When one whittles down the plot of Webster’s The Duchess of Malfi, it certainly does seem to resemble a modern day soap opera. When uptown widow the Duchess, finds love again in downtown boy Antonio and marries him in secret, her two power-hungry brothers – one weirdly incestuous – exact their blood-thirsty revenge when she suddenly gets pregnant, destroying the lives of everyone around them, including themselves.
Director Cara Kenny certainly revelled in drawing out the modern relevance of Webster’s Seventeenth Century tale, peppering the stage with ever-evolving newspaper articles from the Malfi Mail – the first headline reading ‘Widow Woes’ – and incorporating magazines as contextually appropriate props where necessary.
But though the play ultimately succeeds in reminding us of the modern day relevance of this Renaissance tragedy, for such a supposedly “bold reimagining”, we might have expected a little more inventiveness. In “an age of non-stop information”, it seems odd that the Duchess’ will wasn’t written on an iPad, just as the urgent letter which Bosola sends to Rome wasn’t updated to an e-mail, or even a Facebook message.
Even the Duchess’ monologues could have been reimagined as a series of anonymous blog posts, to illustrate further how “the boundaries between the public and the private are increasingly blurred”. But alas, the tale’s modernisation became more and more diluted as it went on, though the idea itself still holds great merit and validity.
In particular, the sex-reversed casting of Bex Watson in the originally male role of Bosola, a malcontented and murderous social critic, is an insightful and yielding interpretation. When juxtaposed with the Duchess herself, Bosola is able to offer an alternative to the gender-constrained role enforced by the media, in demonstrating how a woman may defy such stereotypes by being as deceitful and opportunistic as a man. Hamish Forbes as the tender-hearted Antonio provides an effective contrast to Watson’s grittiness.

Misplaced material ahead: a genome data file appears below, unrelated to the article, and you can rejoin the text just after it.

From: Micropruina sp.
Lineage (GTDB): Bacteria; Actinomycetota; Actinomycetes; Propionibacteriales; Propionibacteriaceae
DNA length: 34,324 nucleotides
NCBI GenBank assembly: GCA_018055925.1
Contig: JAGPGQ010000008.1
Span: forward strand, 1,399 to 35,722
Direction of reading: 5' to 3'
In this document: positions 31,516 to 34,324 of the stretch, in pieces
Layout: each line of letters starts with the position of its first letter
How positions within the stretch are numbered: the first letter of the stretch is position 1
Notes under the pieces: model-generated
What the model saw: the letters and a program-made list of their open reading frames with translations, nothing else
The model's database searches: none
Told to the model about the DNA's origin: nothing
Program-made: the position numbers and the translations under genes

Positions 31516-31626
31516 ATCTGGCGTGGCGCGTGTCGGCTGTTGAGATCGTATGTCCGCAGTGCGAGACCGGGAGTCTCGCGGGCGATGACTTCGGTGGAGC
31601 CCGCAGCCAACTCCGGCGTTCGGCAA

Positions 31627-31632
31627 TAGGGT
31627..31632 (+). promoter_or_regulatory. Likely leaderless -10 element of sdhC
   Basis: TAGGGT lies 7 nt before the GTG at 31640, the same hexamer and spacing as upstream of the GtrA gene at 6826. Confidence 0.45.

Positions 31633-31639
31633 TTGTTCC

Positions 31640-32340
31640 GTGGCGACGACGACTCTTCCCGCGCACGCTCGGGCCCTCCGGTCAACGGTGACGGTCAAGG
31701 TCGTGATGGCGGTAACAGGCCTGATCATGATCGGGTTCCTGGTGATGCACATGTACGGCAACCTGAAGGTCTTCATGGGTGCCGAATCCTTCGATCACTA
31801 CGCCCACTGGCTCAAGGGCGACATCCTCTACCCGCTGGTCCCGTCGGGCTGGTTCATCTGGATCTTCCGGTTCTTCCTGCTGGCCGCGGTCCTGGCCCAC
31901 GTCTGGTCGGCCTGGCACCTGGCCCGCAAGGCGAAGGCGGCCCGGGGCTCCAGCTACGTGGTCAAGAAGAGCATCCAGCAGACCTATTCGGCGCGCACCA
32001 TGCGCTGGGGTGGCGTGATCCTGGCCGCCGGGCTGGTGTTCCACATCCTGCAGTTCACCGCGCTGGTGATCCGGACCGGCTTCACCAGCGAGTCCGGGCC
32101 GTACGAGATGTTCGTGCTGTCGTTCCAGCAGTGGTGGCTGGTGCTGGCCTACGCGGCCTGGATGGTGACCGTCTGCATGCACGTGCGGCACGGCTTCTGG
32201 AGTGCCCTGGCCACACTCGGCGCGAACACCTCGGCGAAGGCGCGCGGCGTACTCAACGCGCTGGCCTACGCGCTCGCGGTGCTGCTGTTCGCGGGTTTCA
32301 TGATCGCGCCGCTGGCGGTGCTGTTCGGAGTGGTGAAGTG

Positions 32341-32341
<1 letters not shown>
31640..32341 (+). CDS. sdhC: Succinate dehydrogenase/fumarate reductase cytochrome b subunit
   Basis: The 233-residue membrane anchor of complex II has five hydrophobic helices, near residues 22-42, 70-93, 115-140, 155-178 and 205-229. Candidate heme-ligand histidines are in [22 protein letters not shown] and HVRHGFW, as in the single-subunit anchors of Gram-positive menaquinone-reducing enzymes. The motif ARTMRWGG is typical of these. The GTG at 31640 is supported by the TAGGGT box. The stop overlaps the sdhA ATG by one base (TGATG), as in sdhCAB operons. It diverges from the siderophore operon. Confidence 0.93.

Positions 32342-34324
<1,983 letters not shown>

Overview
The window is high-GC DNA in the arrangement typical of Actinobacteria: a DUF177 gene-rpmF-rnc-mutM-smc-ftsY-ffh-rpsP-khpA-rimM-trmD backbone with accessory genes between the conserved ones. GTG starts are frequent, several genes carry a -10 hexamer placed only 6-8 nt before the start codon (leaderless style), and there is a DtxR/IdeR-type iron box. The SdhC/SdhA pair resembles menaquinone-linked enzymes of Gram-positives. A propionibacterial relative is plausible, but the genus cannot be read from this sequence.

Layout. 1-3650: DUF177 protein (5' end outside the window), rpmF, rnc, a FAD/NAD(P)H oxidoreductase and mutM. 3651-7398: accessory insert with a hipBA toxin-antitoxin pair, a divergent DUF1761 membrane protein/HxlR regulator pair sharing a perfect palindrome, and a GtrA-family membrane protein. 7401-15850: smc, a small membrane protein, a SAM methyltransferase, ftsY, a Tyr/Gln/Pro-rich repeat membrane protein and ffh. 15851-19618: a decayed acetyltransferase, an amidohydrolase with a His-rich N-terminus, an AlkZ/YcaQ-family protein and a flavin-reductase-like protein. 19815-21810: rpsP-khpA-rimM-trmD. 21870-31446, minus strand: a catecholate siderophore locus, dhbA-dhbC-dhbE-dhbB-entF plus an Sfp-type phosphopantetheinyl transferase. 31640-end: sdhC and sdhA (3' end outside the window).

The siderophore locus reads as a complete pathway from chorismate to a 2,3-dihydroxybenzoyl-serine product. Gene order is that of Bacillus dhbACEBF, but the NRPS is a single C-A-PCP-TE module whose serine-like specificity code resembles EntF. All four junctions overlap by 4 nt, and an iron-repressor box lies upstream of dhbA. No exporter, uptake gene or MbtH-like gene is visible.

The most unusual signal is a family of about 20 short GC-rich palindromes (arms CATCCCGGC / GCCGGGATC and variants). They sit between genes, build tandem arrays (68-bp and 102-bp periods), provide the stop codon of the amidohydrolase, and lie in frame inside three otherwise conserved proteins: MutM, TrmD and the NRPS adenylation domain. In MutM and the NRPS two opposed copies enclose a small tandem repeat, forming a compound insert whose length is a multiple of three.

Even Niall Docherty’s Ferdinand – who somehow manages to make incestuous lust humorous – seems somewhat emasculated by his lack of control over his sister the Duchess. Higgins, too, performs admirably in her role as the poised and steely Duchess, and is arguably the most compelling actor on the stage, hitting both the comedic and tragic targets set out for her character in the script with great artfulness and precision.
Despite some occasional amateurish errors, their performances were entertaining and the standard was generally high. Higgins in particular was admirably polished. Though they could have pushed their modernisation agenda further, the cast and crew have provided a thought-provoking show which is certainly worth seeing.
The Duchess of Malfi runs until Saturday at the BT Studio.